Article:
Dr. Sundari Mase, the county health officer, has asked residents to celebrate virtually if possible and limit groups to 12 people or fewer from no more than three households.

There will be no clinking of wine glasses with their children and grandchildren when Thompson and his wife, Janet, sit down, by themselves, at home in St. Helena.

They will feast on turkey — “the smallest one we could get,” he said — with cornbread stuffing, fresh cranberry sauce, mashed potatoes and a dessert yet to be determined.

The Thompsons have cherished Thanksgiving gatherings with at least 10 relatives and two close family friends, but decided last weekend to forgo the convivial experience.

The sacrifice is worth it, he said, “to make sure we aren’t contributing to the spread of this virus” and he recommended others follow suit.

“Stay home. It keeps you, your family and your community safe,” Thompson said.

Janet Thompson is a family nurse practitioner who has worked at Adventist Health St. Helena, their hometown hospital, during the pandemic.

Fauci and his wife, Christine Grady, a nurse and bioethicist, will have dinner in Washington and talk online via Zoom with their three adult daughters, who live in different parts of the country and elected not to come home for the holiday.

“We’re going to say we had a great Thanksgiving last year, we’re looking forward to a great Thanksgiving next year, but today, we’re going to call a timeout,” Fauci told USA Today.

Not everyone needs to follow his example, Fauci said, but people should “at least pause for a moment” to assess the risks of travel and meals with a dozen or more people.

If not for the pandemic, Deanna Damonte of Santa Rosa would likely be cooking for 16 to 20 members of her family scattered around the county and as far away as Red Bluff and Amsterdam.

But her brother recently tested positive for COVID-19 and her 82-year-old father successfully completed a two-week quarantine after being exposed to him at an outdoor meal, Damonte said.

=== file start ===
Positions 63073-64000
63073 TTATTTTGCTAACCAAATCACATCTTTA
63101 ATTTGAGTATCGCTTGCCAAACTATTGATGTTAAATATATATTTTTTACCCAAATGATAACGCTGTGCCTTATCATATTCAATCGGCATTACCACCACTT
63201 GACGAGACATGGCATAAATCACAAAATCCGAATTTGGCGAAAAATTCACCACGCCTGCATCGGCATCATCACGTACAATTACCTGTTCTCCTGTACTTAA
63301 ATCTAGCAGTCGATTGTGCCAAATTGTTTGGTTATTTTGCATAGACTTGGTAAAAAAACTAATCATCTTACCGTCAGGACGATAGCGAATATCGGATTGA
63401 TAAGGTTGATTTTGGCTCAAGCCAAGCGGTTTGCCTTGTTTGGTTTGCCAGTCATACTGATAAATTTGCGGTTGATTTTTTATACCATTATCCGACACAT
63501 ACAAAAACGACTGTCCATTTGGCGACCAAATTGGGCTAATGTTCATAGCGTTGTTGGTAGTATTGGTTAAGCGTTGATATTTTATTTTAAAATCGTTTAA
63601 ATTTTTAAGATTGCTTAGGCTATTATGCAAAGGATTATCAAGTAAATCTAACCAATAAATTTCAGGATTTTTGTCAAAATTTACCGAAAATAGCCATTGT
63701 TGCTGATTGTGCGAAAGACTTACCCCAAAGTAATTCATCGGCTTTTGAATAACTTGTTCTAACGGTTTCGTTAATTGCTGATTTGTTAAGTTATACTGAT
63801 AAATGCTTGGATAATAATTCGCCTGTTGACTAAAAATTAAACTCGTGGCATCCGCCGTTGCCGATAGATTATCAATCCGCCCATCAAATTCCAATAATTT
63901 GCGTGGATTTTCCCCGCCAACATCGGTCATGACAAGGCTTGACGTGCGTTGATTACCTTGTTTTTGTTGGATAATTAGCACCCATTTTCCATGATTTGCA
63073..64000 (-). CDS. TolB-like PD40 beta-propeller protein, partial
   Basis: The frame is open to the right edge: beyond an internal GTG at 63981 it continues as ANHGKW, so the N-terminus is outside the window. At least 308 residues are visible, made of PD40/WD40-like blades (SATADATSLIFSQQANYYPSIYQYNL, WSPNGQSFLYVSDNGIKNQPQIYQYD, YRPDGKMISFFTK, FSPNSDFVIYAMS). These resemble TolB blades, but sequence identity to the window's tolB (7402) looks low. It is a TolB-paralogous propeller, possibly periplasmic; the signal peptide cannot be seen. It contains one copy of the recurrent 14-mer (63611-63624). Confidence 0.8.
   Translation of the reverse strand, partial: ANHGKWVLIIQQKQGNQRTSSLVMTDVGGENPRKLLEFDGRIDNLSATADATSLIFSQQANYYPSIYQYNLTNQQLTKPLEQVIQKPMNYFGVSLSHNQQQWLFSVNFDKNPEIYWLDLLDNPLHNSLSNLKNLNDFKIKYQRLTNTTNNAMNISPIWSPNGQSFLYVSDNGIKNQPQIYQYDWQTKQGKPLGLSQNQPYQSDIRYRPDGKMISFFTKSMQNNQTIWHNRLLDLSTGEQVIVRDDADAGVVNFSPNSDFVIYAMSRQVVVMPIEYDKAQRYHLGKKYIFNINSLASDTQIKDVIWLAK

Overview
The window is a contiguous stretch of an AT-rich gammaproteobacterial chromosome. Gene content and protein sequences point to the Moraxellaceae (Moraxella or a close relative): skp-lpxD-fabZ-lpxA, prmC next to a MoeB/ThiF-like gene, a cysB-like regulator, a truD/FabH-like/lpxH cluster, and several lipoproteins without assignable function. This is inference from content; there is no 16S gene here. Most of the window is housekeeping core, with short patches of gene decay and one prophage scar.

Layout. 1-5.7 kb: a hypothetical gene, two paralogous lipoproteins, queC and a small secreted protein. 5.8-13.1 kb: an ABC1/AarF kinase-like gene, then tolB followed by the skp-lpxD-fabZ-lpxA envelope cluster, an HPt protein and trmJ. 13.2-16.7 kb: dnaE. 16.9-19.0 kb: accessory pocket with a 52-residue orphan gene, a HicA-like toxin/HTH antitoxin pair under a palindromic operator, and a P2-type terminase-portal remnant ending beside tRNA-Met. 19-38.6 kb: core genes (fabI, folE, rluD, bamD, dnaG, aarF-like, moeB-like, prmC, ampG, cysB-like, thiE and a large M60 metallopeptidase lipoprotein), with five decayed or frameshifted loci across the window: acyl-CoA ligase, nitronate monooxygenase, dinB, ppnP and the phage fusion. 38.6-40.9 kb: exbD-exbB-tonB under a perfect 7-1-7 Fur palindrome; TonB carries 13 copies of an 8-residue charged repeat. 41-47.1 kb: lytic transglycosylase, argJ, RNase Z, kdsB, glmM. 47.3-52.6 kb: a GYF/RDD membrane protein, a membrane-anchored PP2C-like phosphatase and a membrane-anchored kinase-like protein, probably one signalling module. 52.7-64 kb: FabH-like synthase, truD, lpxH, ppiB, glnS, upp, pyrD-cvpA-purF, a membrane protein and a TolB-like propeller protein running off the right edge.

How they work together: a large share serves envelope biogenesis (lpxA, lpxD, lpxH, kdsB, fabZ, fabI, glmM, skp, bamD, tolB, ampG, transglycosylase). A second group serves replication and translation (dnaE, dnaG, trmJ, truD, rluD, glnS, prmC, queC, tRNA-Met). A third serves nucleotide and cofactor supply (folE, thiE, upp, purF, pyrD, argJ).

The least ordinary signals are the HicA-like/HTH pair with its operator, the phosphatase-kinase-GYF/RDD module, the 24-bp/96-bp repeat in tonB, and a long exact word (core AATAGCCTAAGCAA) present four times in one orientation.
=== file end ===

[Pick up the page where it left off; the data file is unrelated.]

So she’ll dine on her back deck with her daughter, Emily Damonte Perez, and her husband, Alex Perez, of Rohnert Park, who are expecting their first child. They’ll keep an appropriate distance apart, limiting the meal to about two hours in the warmest part of the day.

Damonte, who will make online connections with other relatives that day, said she is being “extra safe” because of past bouts with pneumonia and her daughter’s pregnancy.

“It’s important to me to protect my health so I will be around to see my grandkids grow up,” she said.

Leigh McTaggart of Windsor is forsaking the usual Thanksgiving family gathering with about 10 relatives, with two at risk of COVID-19 and her older son shunning travel from Salt Lake City.

So she and her husband, Alec, and younger son Andrew, are packing their new tow-behind tent trailer and heading for a campsite near the beach in Santa Cruz, where they will cook a small turkey in a Dutch oven over a campfire.

“We’ve done it before,” she said, adding they also make the pumpkin pie in the Dutch oven, a thick-walled cooking pot.

“I am looking forward to a Campsgiving,” McTaggart said. “Who knows, maybe it will spawn a new tradition.”

You can reach Staff Writer Guy Kovner at 707-521-5457 or On Twitter @guykovner.